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Re: Definition of Terms

From: Ricky Ho <riho@cisco.com>
Date: Tue, 18 Mar 2003 09:27:04 -0800
Message-Id: <>
To: "Burdett, David" <david.burdett@commerceone.com>, "WS Choreography (E-mail)" <public-ws-chor@w3.org>

David, I agree with all except the last one "conversation".  How can an 
object be an instance of two different classes ?

Rgds, Ricky

At 02:33 PM 3/17/2003 -0800, Burdett, David wrote:

>There has been a lot of discussion about Choreographies, Orchestrations,
>Conversations, etc, so I thought it might help to make an attempt at some
>definitions of terms so that the distinction between them all was clear.
>The following is my attempt. It starts with some very basic definitions on
>which later definitions rely. I am also certain that there is still plenty
>of scope for improvement and revision, so comments are welcome.
>Hope this helps.
>Information is data of a specific type, for example, "Order Information",
>"Status Information". Information has a specific semantic meaning, e.g.
>"Order Information" is a  "request to purchase goods". The same piece of
>Information can take many different forms, for example an XML, PDF, email,
>paper letter, fax, voice, etc.
>A Message is a description of one or more pieces of Information combined
>with adressing information. A Message can have one or more different Message
>A Message Representation is a definition of the binding of a message to a
>particular form, for example each of the following are Message
>Representations: a UBL Order schema defintion within the Body of a SOAP
>Message, an EDI Order document within an ebXML Message or a spoken voice
>description of an Order.
>A Message Instance, is an instance of an actual Message Representation, e.g.
>a real UBL order expressed in XML with real line items inside a SOAP
>message, etc.
>A Location is a description of a person, place, software, application or
>service that can generate or accept Message Instances. A Location may accept
>or generate Message Instances in one or more different Message
>Representations. (In WSDL this would be a Port).
>A Role is a description of a set of related Processes that serve a single
>purpose. For example a "buyer role" is the set of activities taken by a
>party, individual, business or software that are required to purchase goods.
>A Role may be supported at multiple Locations. A Location may support
>multiple Roles.
>An Interaction is the definition of the sending of a Message from one Role
>to one other for a reason. For example: a) sending an "order message" from a
>"buyer role" to a "supplier role" so that the "supplier role" can satisfy
>the order, or b) sending an order message from an "archive requesting role"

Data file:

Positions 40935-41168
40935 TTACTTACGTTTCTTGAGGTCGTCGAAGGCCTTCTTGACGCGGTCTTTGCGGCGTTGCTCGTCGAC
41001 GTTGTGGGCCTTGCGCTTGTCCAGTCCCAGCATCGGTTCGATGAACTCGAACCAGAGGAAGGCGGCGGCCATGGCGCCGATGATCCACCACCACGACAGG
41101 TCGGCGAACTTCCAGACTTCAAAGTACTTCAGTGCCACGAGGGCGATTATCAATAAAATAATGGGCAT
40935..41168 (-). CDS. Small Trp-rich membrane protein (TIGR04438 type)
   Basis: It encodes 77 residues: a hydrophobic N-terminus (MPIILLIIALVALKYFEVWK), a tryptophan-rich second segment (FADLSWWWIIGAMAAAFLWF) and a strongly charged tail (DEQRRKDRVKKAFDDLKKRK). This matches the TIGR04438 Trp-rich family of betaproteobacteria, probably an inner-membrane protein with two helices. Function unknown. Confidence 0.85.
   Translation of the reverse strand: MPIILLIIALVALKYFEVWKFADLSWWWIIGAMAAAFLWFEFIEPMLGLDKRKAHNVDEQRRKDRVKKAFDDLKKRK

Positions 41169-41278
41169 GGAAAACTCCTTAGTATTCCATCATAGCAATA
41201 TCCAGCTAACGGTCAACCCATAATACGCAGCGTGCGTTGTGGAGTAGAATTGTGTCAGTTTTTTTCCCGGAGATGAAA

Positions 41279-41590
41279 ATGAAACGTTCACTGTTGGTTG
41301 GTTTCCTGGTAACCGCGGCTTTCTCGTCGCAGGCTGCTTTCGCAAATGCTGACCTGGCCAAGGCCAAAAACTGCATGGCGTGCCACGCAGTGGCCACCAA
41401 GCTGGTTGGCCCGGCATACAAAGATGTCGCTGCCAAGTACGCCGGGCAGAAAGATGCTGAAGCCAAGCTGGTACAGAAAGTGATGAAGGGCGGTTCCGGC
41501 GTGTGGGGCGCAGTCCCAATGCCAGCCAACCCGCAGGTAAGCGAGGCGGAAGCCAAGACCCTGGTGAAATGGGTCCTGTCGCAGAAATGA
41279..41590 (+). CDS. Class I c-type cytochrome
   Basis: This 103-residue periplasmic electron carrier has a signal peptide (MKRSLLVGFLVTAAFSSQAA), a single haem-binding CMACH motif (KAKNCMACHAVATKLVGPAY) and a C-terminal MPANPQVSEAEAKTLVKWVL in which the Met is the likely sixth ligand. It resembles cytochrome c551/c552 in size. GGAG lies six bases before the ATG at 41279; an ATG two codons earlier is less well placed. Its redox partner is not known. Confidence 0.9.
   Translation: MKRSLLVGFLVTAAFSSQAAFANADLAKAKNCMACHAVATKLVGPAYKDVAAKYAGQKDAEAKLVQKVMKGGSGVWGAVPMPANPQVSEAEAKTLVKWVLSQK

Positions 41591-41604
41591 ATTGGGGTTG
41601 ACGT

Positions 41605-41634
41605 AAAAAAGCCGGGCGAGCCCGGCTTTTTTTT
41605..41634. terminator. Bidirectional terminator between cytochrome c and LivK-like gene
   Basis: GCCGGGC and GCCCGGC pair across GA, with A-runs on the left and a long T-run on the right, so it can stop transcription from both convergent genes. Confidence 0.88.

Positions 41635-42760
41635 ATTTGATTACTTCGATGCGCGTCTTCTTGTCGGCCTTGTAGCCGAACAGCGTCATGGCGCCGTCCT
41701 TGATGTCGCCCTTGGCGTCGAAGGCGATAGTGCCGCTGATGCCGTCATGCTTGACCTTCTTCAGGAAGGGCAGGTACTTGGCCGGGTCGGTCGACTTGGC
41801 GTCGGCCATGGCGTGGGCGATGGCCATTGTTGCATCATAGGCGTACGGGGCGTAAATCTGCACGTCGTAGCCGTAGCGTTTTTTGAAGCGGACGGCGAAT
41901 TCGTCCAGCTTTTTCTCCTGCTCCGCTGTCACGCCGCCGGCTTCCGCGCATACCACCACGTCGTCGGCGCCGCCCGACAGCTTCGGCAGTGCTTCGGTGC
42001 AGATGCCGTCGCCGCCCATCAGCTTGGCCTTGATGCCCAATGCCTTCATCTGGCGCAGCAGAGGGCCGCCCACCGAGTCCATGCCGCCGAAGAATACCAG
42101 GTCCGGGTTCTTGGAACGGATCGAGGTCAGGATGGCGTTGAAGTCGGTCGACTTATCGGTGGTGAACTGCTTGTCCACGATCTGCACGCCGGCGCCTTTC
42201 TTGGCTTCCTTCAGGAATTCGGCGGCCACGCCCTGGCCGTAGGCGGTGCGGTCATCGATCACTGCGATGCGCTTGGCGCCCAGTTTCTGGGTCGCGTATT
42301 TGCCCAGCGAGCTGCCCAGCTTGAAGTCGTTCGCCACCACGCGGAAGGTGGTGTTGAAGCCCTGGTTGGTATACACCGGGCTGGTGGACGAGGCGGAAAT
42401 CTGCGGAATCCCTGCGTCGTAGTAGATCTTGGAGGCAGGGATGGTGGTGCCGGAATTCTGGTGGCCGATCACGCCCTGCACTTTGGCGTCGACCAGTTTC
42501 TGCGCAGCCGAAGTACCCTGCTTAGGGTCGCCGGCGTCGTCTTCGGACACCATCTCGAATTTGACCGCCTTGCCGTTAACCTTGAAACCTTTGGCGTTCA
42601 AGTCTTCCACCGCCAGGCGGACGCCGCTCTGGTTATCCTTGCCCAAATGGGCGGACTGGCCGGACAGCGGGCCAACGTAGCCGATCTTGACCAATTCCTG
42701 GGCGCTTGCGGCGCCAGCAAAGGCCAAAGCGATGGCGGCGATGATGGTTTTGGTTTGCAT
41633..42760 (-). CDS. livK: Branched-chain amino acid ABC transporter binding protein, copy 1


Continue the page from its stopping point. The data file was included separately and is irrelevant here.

>to an "archive "archiving accepting role" so that the latter role can
>archive the order message.
>An Interaction Instance is the sending of one Message Instance from one
>Location acting in one Role to another Location acting in another Role.
>A Process is the description of a set of activities that do useful work that
>occur as a result of an event such as the arrival of a Message Instance or
>the passage of time. The execution of a Process usually results in the
>generation of additional Message Instances.
>A Sub-Process is a Process that is executed as part of and under the control
>of another Process.
>A Control Domain is a description of the set of Processes that are under the
>management control of a single entity or organization. The Processes and the
>Sub-Processes that are within a Control Domain can only be changed or
>altered by the entity that manages them. A Control Domain can support one or
>more Roles.
>A Collaborative Process is a Process that is implemented through
>Interactions between two (or more) Roles within two (or more) Control
>A Choreography is the definition of the sequence and dependencies of the
>Interactions between Roles required to implement a Collaborative Process.
>For example the process by which a "buyer role" places an order with a
>"supplier role", or the process by which a procurement system comunicates
>order information with an ERP system.
>An Orchestration is the definition of the sequence and dependencies of the
>Processes executed by a single Role. The Interactions that result from
>executing the Processes MUST comply with: a) any constraints implied by any
>Choreographies in which the Role takes part, and b) any constraints on
>Message Representations that Locations that receive Message Instances
>generated by the Orchestration require.
>All the Processes and Sub-Processes within a single Orchestration definition
>should be related to one another. An Orchestration definition may be used to
>define the behavior of a Process that is executed by a single Role.
>A Conversation is an instance of the execution of a Choreography or an
>Director, Product Management, Web Services
>Commerce One
>4440 Rosewood Drive, Pleasanton, CA 94588, USA
>Tel/VMail: +1 (925) 520 4422; Cell: +1 (925) 216 7704
>mailto:david.burdett@commerceone.com; Web: http://www.commerceone.com
Received on Tuesday, 18 March 2003 12:27:09 UTC

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